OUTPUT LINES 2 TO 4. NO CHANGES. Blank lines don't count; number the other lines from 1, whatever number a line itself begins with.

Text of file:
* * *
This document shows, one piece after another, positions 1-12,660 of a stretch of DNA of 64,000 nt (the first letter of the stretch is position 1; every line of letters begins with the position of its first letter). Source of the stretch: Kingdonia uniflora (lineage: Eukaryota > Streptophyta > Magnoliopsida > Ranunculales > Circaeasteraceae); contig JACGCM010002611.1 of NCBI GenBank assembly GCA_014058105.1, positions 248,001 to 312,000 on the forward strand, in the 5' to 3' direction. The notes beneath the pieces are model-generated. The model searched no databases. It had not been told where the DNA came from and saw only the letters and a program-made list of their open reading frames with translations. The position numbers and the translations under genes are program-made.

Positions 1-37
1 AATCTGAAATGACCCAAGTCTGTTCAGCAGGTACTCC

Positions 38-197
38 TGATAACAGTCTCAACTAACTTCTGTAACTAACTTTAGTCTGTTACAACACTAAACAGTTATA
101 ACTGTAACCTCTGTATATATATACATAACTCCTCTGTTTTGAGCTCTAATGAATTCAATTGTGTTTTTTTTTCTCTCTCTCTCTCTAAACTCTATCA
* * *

Positions 1-37
1 AATCTGAAATGACCCAAGTCTGTTCAGCAGGTACTCC

Positions 38-197